Why I’m Voting: A Fisherman Urges Republicans to Confront Climate Change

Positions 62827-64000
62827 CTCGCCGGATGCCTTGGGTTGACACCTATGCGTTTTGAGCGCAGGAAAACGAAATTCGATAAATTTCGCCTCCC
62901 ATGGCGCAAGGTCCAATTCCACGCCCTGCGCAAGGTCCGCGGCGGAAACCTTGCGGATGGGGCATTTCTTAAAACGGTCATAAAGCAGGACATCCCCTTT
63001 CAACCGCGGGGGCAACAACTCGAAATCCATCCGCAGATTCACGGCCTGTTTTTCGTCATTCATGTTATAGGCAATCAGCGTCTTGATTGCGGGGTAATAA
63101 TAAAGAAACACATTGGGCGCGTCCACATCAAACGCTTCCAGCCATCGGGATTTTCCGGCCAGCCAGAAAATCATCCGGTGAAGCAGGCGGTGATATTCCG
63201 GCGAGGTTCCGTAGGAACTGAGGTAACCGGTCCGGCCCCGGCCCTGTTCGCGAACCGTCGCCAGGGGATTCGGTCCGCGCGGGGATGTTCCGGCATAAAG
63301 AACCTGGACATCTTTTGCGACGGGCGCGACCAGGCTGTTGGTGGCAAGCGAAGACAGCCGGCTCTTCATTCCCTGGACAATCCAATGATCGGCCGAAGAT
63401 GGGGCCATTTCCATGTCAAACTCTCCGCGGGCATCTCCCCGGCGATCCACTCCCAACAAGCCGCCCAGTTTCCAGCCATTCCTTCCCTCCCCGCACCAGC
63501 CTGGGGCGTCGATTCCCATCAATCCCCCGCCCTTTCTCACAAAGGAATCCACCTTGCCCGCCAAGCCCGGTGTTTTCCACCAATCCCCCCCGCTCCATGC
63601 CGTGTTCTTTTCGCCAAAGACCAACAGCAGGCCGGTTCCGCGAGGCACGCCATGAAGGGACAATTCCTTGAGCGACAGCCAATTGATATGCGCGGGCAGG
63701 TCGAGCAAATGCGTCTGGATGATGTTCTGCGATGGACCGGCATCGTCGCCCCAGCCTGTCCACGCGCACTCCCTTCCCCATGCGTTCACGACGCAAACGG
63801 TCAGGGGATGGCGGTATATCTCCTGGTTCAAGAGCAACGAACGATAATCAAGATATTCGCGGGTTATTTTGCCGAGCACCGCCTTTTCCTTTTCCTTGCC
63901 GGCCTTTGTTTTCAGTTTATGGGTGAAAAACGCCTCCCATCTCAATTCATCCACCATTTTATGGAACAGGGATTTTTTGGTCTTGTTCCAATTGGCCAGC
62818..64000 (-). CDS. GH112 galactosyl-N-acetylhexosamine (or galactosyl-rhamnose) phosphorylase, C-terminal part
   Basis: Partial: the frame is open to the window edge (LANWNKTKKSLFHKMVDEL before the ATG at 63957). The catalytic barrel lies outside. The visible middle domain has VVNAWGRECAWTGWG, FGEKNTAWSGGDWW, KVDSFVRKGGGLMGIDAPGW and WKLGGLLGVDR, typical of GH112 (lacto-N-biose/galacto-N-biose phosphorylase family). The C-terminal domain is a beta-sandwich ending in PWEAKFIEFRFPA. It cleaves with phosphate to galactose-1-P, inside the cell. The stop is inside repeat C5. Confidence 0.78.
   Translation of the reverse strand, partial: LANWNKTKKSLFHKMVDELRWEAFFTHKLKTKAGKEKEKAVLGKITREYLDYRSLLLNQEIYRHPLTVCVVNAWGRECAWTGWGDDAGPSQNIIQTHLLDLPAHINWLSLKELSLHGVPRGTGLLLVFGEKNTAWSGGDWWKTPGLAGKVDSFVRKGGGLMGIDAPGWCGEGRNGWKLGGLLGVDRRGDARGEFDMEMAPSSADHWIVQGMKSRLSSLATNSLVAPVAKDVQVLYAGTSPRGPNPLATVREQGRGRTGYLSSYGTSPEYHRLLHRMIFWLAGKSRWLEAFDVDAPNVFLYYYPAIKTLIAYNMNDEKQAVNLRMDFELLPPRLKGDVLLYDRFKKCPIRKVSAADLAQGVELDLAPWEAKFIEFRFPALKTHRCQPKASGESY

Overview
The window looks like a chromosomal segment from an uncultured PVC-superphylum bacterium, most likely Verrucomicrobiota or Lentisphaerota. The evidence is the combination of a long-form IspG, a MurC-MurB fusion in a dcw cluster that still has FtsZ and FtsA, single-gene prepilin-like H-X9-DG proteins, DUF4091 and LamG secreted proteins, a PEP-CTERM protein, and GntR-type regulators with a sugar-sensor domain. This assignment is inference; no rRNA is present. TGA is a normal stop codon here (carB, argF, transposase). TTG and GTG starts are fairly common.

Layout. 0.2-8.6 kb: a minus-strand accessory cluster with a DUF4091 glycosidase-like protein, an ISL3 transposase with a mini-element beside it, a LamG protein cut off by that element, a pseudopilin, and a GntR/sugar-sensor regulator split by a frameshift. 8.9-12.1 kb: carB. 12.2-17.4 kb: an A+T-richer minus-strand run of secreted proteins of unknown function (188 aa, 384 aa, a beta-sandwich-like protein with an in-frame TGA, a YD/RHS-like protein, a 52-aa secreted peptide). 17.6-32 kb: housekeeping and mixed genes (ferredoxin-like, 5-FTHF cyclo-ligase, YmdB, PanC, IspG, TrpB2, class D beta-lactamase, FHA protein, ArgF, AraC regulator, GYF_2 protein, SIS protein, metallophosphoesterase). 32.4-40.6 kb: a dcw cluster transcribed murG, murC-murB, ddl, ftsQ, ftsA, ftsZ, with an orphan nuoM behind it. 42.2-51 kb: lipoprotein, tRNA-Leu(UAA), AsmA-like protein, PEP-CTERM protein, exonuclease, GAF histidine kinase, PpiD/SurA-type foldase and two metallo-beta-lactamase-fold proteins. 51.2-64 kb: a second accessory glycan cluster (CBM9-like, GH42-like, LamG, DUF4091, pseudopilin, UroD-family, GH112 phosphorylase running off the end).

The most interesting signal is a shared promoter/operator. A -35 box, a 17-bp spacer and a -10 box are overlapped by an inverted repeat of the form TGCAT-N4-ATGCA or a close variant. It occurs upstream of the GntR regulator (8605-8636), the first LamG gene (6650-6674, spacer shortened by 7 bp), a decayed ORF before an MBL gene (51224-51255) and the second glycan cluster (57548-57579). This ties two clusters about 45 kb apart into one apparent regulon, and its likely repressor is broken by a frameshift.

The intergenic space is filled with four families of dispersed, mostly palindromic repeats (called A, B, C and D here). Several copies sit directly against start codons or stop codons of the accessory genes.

“Politically, I’m a realist. I mean, I’m a conservative at heart. Less government is always better. That’s kind of the New Hampshire way. I’m a charter boat fisherman. I’m pretty active in the commercial fishing business here. I do a little bit of cod and haddock fishing, but primarily striped bass. Yeah, bring them up, if you can. I just love it. The fishing industry is changing a lot. It’s been changing radically the past 10 or 15 years, and a lot of it has to do with climate change and environmental issues. It’s all about warming waters. So it affects everything: fish migrations, the lobster industry, the scallop industry, which is a huge business. And we’ve just seen a massive decline in the amount of fish that are be able to catch, both commercially and recreationally.” “But that’s only about 400, maybe 500 pounds.” “OK.” “If not, then you’re good. But that’s fishing: You never know unless you go.” “I’ve been very fortunate to see Nikki Haley, both at one of her events and kind of a private meeting with other fishermen. And I really like what she said. She was a governor in South Carolina. She was very close to the shrimping industry there. But I think she understands what a fisherman does every day in and day out. So like right now, it’s 10 degrees outside here in New Hampshire. Our ocean water temperature is 42 degrees. That’s unheard-of. I’m looking at my business and saying, ‘What am I going to be fishing for in another five years?’ I mean, I’m frustrated. I mean, I try to tell people what’s going on, you know, but the hardcore conservatives and the climate deniers are people that aren’t on the water every day and seeing it. I just think the country’s going in two separate directions at the current time. And it’s just not healthy. We’re not getting anything done. We got to move the country forward.”

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